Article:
Why, why, why? Oh who am I kidding? The reason is obvious – money. That’s the reason they chose to split the final chapter of “The Hunger Games” series into two movies. It certainly isn’t the first time we’ve seen this done. Following the profitable but not narratively beneficial blueprint laid out by “Harry Potter” and “Twilight”, “Mockingjay – Part 1” is the first part of the much anticipated series finale.
The first Hunger Games movie was pretty good although it didn’t convince me that this was a franchise worth following. It was the second movie, “Catching Fire”, that won me over. The characters grow, the stakes are raised, you gain a firm understanding of where the franchise is going, and it ends with a bang. Now enter “Mockingjay – Part 1”, the first part of the final chapter, and a film with nowhere near the pop of its predecessor. It’s not that this is an inherently bad movie. Several interesting things happen. But it is stretched past its limits in order to make this a two-movie ending and the film suffers for it.
All of the cast of characters return led by Katniss Everdeen (Jennifer Lawrence). Recuperating from the chaotic conclusion of “Catching Fire”, Katniss wakes up in District 13, the home of the burgeoning rebellion. After a brief reunion with her mother and sister, her is introduced to President Coin (Julianne Moore) who wants Katniss to be the face (AKA the Mockingjay) of the growing rebellion. Old friends Plutarch (Philip Seymour Hoffman) and Beetee (Jeffrey Wright) encourage Katniss to take on the role and inspire the people.
But Katniss remains unsure, that is until she see is taken to see the carnage and ruins of her home district left behind following an intense bombing by the Capitol. She eventually accepts but only if President Coin agrees to send a rescue team to free a captured Peeta (Josh Hutcherson) from the Capitol city. Peeta is being used by the noxious President Snow (Donald Sutherland) as a propaganda piece to quell the rebellion. Several other familiar faces return. Gale (Liam Hemsworth) is given a bit more to do this time around. Haymitch (Woody Harrelson) pops up in a couple of scenes to offer sage-like counsel. Effie (Elizabeth Banks) appears in what is basically a tag-along role. And Stanley Tucci’s wacky Caesar gets very little screen time.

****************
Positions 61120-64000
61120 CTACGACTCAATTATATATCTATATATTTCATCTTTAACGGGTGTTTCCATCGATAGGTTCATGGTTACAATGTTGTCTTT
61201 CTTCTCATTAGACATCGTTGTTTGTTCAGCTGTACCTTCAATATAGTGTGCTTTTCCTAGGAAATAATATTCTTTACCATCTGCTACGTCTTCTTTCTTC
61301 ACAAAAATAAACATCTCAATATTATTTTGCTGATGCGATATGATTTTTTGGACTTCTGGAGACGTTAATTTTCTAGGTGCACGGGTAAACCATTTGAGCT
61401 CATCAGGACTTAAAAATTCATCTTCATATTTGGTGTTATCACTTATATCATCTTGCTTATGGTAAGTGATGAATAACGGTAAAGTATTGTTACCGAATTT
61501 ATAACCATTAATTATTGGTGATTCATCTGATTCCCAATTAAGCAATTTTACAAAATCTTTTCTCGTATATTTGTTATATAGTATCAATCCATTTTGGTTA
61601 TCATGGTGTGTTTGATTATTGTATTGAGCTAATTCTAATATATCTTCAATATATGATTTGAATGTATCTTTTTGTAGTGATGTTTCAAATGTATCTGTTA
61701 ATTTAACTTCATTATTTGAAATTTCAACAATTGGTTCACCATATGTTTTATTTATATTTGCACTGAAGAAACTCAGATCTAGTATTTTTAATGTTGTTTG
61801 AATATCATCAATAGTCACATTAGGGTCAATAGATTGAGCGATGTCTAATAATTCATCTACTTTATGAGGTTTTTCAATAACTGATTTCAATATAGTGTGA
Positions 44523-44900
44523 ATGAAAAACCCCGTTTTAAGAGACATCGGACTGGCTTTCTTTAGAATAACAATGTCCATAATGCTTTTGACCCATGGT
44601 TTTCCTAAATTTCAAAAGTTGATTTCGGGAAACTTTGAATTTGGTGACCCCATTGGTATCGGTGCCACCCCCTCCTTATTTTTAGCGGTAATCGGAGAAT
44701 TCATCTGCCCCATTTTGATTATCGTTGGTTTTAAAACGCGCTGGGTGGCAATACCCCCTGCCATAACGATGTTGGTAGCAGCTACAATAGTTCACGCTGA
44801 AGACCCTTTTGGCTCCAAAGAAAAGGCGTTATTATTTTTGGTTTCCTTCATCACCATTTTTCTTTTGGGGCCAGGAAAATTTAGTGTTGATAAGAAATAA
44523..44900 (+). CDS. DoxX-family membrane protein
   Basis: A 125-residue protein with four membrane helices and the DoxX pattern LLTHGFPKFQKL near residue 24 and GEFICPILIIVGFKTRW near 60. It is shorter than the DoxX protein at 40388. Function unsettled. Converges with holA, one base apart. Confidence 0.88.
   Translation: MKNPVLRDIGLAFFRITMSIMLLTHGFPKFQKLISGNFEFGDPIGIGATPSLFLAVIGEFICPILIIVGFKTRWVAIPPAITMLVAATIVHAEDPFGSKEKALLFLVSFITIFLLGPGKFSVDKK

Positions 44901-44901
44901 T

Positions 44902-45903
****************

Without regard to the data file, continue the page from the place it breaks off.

“Mockingjay – Part 1” doesn’t offer a lot in terms of thrills and excitement. Instead it gives us speeches and debates. Then it gives us more speeches and debates. We have long moments of indecision, lots of pondering, a bunch of planning. We visit a few locations (one of them twice where we get the exact same camera shots) and we get a couple of random scenes featuring inspired rebels. But very little spans beyond Katniss’ reluctance in becoming the Mockingjay and the political wrangling by both the rebellion and the Capitol.
To be fair, I did enjoy a lot of the political back-and-forths. I also still like spending time with most of these characters. And Jennifer Lawrence is once again superb. There is nothing glamorous about her role. She attacks it with such conviction and delivers genuine raw emotion. There are also great performances from Hoffman, Wright, and Sutherland who is so playfully vile as the the chief antagonist. Moore was the biggest new addition and she serves the part. But her character is pretty straightforward and generic and she is isn’t asked to show much range.
I know “Mockingjay – Part 1” is considered a part of a greater whole, but as a single movie it disappoints. It felt like a gradual meandering buildup towards a climax that we never get. Even the cliffhanger (if you can even call it that) was shockingly underwhelming. And you can tell that numerous scenes were stretched as far as they could go in order to make this a two-picture conclusion. Yet still there are enjoyable moments, good characters, strong performances, and the knowledge that this is just a set-up to what should be an action-packed final film. But as a single standalone movie, I was definitely hoping for more.
VERDICT – 3 STARS